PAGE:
Lynn: We were fortunate to be sent an F&G of The Only Child (2015) by Guojing last summer and, even in that unhandy form, the book took my breath away. The story may be wordless, told through luminous, sepia-toned sketches, but the tale is richly layered and deeply emotional. Guojing is a master, skillfully utilizing the panel design on each wondrous page to enhance the reader’s connection to the protagonist’s experience.
The story is a simple one. A toddler plays alone after her parents leave for work. Bored and lonely, she decides to visit her grandmother. Crossing the city on a bus, the child falls asleep, misses her stop, and leaves the bus on the snowy edge of a forest. Then a reindeer arrives to comfort the girl and lead her up into the clouds for an extraordinary adventure before bringing her safely home again to her parents.
In the author’s note that begins the book, Guojing shares the feeling of isolation she felt growing up in China with its one-child policy. It is this deeply felt core of loneliness that underlies the entire story, even in the fantasy elements where Guojing delightfully celebrates imagination in scenes of play and innocent silliness with new friends. There is a gentle softness to all these beautiful illustrations but, as a reader, I was always aware of this child’s sadness.
Perfect for first- and second-grade classroom sharing,
and might cause a few teachers to remember to attend
to the invisible children in their classrooms.
Cindy: Loneliness can also come when you are in a group but feel like you are invisible. Trudy Ludwig’s picture book, The Invisible Boy (2013), demonstrates this idea perfectly with a story about Brian, who is quiet and goes unnoticed by his classmates and his teacher. Patrice Barton’s pastel illustrations show a colorful cast of characters and scenery, except for Brian, who for the first half of the story is portrayed in gray and white pencil sketches that highlight his invisible status. A new kid comes to school and Brian’s kindness provides a warm welcome and a model for others. This story is perfect for first- and second-grade classroom sharing, and might cause a few teachers to remember to attend to the invisible children in their classrooms, despite the noisy demands from other students.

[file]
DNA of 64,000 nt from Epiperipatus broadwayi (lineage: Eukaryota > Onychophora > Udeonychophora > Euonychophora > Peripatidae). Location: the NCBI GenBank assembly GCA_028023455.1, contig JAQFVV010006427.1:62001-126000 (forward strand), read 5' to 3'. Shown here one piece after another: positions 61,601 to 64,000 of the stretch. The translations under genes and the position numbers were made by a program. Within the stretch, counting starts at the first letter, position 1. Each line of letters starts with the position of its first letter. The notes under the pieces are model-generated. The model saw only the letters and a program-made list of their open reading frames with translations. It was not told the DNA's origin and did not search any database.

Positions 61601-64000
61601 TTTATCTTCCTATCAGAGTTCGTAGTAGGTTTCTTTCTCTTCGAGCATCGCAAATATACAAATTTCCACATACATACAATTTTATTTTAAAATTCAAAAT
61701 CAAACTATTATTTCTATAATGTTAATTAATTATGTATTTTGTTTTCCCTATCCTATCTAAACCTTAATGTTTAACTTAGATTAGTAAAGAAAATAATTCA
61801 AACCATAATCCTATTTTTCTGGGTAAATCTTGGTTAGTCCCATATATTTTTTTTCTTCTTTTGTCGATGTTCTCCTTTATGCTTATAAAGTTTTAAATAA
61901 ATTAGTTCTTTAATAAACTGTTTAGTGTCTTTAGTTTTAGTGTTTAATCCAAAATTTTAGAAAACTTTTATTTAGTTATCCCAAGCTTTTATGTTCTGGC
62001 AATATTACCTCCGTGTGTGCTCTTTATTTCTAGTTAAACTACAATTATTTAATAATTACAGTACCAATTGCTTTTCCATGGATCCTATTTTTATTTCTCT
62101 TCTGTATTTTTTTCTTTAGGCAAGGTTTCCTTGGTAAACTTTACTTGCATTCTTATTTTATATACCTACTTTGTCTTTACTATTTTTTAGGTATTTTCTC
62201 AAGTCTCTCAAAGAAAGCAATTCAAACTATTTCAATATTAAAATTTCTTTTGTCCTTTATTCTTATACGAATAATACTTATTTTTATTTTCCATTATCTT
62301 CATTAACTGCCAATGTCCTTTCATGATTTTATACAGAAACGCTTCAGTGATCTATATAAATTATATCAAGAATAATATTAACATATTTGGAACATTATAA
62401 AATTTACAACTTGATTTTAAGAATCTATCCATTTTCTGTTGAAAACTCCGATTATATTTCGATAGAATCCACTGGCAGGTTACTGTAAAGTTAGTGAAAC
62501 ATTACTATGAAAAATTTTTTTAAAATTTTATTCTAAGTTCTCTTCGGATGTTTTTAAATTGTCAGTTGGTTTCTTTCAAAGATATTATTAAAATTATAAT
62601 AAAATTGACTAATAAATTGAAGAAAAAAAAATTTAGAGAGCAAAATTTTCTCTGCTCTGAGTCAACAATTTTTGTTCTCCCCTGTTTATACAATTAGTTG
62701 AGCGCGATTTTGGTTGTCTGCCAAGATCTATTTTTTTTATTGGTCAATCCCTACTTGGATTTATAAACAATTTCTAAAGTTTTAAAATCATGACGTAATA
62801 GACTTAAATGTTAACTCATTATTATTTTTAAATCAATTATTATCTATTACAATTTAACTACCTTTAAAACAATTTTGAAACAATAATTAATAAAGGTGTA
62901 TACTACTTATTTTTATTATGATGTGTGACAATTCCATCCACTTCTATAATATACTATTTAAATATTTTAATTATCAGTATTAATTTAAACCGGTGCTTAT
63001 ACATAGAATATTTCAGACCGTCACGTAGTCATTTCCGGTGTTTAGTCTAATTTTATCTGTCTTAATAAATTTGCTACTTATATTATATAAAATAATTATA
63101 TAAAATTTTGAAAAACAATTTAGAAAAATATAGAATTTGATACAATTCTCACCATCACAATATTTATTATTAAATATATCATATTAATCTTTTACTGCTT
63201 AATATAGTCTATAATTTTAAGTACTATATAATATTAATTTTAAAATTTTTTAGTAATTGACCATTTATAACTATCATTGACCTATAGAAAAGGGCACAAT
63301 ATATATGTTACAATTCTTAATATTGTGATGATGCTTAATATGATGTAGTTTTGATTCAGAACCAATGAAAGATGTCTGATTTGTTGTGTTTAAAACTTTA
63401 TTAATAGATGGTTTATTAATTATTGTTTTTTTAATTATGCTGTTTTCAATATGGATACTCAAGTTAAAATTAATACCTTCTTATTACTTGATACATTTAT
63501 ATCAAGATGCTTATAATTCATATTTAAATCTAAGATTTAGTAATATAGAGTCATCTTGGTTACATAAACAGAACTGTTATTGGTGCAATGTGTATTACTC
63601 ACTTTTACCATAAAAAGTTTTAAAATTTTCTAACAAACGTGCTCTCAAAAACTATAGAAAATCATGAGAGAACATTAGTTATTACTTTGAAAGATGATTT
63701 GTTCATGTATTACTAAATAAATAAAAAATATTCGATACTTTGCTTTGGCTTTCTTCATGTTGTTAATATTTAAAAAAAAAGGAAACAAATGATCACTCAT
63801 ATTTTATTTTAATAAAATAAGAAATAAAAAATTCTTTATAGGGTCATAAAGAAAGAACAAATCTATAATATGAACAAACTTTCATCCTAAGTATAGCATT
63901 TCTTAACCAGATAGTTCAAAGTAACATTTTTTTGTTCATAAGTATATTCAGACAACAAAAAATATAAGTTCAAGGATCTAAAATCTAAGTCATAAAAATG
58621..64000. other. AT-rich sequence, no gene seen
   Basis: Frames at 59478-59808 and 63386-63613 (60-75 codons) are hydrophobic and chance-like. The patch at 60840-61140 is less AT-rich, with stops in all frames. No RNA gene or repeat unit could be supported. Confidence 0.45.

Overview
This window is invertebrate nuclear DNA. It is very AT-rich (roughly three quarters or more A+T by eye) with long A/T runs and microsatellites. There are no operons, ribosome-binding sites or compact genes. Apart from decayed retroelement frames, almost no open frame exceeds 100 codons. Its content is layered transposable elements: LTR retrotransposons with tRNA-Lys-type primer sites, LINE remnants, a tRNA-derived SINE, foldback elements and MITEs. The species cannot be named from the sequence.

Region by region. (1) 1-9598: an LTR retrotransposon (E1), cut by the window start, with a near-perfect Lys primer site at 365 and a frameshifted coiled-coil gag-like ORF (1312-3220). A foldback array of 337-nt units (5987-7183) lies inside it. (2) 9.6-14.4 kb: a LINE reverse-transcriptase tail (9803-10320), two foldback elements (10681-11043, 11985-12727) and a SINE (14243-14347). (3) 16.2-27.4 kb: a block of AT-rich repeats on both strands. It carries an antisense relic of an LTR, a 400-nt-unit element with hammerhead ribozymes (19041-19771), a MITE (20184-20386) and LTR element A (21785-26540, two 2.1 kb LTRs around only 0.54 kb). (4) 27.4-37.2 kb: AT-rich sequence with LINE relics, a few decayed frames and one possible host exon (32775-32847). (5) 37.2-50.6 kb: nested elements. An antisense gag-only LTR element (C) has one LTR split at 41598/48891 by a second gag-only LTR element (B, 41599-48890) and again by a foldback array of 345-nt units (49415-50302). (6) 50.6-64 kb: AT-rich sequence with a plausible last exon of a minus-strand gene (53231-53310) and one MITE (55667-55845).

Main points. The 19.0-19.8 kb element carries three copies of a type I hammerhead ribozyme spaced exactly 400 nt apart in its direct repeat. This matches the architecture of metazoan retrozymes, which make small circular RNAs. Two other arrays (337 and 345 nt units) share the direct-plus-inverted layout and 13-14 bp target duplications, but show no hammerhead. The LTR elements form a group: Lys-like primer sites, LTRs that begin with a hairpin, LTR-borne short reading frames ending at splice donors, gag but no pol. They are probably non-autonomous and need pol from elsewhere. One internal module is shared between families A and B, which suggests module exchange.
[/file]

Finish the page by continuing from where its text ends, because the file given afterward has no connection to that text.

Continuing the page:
The Invisible Boy also reminded me of the adult nonfiction book, Quiet: The Power of Introverts in a World That Can’t Stop Talking (2012) by Susan Cain. Our society glorifies the extrovert, but introverts have a lot to offer if the rest of us would stop blathering long enough to listen.